Xi and Putin say the opposite, but the partnership between China and Russia is not truly “limitless”. Here because. The Economist Insight
For most of those caught up in the horrors of Ukraine, time is not on their side. Every hour brings new agonies for the Ukrainian government and people. With each passing day he exposes, with greater clarity, the miscalculation of Russia’s leader, Vladimir Putin, when he launched a targeted war against a country he has largely underestimated. For America and its allies, admiration for Ukraine’s resistance is tempered by fears that it may not last forever as Putin escalates the killings.
On the contrary, a great power, China, and a study on patience. Privately, his officials project confidence that time will deliver a post-war solution that is very much to China’s benefit. Since the February 24 invasion, China has rejected repeated calls from foreign governments to work more actively to persuade Russia – her “rock solid” friend – to end the chaos. It did not go beyond appeals for restraint from all sides. Western impatience is manifesting itself. On March 15, the Spanish foreign minister called on China to exert its “influence over Russia”.
China likes to present itself as a peace-loving giant opposing foreign incursions. In Beijing and the UN, its envoys were left visibly squirming in the aftermath of the invasion, after dismissing American warnings of war as lies. Frightened by Russia’s subsequent ineptitude on the battlefield, they pestered foreign interlocutors with questions about the fighting. Meanwhile, China has maintained a pro-Russian pseudo-neutrality stance, muttering about the need for peace while echoing Putin’s arguments that he is defending Russia against America and its expanding NATO alliance.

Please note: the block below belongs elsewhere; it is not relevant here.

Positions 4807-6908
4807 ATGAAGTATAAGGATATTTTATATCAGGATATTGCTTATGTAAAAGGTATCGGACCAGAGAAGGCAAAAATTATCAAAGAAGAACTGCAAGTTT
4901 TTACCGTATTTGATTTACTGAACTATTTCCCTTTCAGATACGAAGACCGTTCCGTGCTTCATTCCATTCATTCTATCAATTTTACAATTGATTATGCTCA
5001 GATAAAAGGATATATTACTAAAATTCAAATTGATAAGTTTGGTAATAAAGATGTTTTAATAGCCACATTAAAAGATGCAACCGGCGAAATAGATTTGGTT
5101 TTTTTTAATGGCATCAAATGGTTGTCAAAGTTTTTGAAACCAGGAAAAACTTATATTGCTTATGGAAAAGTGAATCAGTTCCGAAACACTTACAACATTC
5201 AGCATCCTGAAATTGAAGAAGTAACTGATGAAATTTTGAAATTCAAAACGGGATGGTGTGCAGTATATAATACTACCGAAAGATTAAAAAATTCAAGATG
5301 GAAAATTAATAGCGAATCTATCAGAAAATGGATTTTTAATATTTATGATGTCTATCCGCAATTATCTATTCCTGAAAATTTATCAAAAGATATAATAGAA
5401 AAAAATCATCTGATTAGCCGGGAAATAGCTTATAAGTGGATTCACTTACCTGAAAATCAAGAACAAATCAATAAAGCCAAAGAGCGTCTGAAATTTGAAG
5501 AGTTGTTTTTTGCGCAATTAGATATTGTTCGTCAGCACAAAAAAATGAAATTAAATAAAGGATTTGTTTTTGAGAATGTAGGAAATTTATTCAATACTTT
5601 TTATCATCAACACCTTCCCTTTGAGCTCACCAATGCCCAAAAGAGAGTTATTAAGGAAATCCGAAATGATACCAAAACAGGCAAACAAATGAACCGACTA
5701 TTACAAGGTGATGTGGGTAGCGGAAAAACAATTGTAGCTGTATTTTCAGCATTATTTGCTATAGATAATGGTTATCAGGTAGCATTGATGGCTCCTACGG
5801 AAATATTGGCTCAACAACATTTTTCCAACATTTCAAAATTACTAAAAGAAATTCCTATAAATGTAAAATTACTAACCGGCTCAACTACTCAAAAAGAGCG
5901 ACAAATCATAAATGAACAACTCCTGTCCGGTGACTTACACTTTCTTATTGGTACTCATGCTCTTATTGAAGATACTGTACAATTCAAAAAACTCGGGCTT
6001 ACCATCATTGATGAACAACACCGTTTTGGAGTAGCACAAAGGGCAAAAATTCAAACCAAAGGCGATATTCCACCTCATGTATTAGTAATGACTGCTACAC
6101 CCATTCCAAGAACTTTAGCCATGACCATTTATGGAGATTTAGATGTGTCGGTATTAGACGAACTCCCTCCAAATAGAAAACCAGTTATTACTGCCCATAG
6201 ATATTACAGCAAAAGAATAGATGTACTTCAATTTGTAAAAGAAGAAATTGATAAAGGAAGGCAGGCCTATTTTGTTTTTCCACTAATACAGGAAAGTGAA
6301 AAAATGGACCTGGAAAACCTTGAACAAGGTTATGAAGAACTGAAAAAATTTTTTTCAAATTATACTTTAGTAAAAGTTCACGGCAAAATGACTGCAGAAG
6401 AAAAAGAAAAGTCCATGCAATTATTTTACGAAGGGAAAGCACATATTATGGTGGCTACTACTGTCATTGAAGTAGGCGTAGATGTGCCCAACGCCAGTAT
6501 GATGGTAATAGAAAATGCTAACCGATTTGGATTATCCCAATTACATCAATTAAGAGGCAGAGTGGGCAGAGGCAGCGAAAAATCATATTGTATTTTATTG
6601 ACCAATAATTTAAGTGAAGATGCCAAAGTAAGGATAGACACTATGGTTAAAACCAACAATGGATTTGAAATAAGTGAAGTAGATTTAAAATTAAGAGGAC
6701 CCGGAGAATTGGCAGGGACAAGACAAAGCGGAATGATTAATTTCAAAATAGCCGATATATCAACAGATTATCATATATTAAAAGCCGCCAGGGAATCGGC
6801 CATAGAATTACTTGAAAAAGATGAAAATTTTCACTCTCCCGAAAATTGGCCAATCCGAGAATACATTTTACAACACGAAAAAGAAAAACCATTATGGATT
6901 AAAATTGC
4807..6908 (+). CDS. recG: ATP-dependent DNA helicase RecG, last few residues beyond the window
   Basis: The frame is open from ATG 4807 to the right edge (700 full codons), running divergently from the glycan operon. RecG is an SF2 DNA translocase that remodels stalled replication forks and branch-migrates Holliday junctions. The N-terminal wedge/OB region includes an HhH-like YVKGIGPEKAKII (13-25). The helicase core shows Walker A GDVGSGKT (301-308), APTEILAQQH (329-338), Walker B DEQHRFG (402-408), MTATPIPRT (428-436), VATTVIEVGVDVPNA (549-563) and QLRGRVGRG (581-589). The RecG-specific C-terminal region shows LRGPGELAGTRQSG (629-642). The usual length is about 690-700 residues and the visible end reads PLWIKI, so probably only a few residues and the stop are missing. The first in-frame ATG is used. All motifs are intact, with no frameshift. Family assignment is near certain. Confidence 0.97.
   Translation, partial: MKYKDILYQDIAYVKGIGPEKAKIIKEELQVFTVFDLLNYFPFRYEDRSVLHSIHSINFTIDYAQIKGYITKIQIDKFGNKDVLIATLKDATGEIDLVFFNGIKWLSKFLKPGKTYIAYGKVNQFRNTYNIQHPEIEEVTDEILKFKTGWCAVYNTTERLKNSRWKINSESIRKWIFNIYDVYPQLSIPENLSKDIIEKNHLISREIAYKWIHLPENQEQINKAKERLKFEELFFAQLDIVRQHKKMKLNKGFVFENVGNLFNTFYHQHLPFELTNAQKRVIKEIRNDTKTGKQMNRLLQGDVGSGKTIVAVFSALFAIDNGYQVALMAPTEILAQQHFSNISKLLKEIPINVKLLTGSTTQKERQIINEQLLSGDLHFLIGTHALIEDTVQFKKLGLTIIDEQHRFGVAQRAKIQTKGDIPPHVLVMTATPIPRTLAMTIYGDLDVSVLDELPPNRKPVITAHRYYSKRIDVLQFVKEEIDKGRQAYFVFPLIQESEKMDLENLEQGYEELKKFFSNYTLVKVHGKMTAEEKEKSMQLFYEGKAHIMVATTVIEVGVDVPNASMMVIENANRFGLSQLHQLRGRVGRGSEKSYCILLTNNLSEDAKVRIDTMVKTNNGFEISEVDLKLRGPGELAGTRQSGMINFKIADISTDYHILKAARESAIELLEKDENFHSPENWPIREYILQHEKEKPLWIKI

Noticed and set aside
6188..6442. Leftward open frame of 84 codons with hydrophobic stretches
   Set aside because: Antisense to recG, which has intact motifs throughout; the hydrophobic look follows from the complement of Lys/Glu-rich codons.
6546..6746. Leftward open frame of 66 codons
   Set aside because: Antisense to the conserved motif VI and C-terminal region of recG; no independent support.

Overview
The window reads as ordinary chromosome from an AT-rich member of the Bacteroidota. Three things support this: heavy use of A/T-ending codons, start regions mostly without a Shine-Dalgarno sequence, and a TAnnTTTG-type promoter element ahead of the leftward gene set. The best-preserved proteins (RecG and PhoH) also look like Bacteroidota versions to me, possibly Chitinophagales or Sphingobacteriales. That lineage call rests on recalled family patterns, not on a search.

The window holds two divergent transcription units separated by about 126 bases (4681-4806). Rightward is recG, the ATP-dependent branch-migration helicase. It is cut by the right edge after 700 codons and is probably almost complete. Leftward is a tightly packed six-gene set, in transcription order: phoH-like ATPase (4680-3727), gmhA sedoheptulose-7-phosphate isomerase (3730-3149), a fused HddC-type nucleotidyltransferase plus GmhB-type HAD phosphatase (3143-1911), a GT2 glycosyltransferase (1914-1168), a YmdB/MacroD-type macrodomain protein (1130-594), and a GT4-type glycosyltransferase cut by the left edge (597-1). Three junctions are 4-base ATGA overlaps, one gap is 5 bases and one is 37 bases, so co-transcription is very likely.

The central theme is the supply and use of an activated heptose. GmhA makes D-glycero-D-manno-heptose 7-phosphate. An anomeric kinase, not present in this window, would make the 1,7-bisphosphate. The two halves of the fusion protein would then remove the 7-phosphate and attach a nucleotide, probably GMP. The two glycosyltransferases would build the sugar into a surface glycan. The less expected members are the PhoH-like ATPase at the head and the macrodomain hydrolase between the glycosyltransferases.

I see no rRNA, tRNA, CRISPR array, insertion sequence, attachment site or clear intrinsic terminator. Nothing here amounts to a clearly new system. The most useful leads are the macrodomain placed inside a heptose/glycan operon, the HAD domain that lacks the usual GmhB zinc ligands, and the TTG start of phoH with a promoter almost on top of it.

Western governments now fear that China may have decided to “sit back and watch the disaster,” as one diplomat puts it. In their analysis, China expects Russian brute force to prevail within weeks. Only once Putin has avoided humiliation, perhaps by taking the Ukrainian capital, Kiev, can Chinese leaders be expected to be more assertive about the need for a ceasefire. Then they could offer to rebuild Ukraine’s destroyed cities, hoping that China’s economic weight will force other countries to forget weeks of Chinese indifference to Russian crimes – writes The Economist.
China has good reason to want a result that satisfies Putin. The humiliation of the Russian leader – or worse yet, his overthrow – would leave the Chinese president, Xi Jinping, personally exposed. Xi signed a joint declaration with Putin less than a month before the invasion, declaring that “the friendship between the two states has no limits”. He also expressed opposition to any further NATO expansion and the building of American alliances in Asia. He described their political systems as “genuine democracy” and portrayed efforts to promote the Western version of it as a “serious” threat to global peace. This is a high-stakes year for Xi, who hopes to secure a third term as Communist Party leader in 2022, violating recent retirement rules.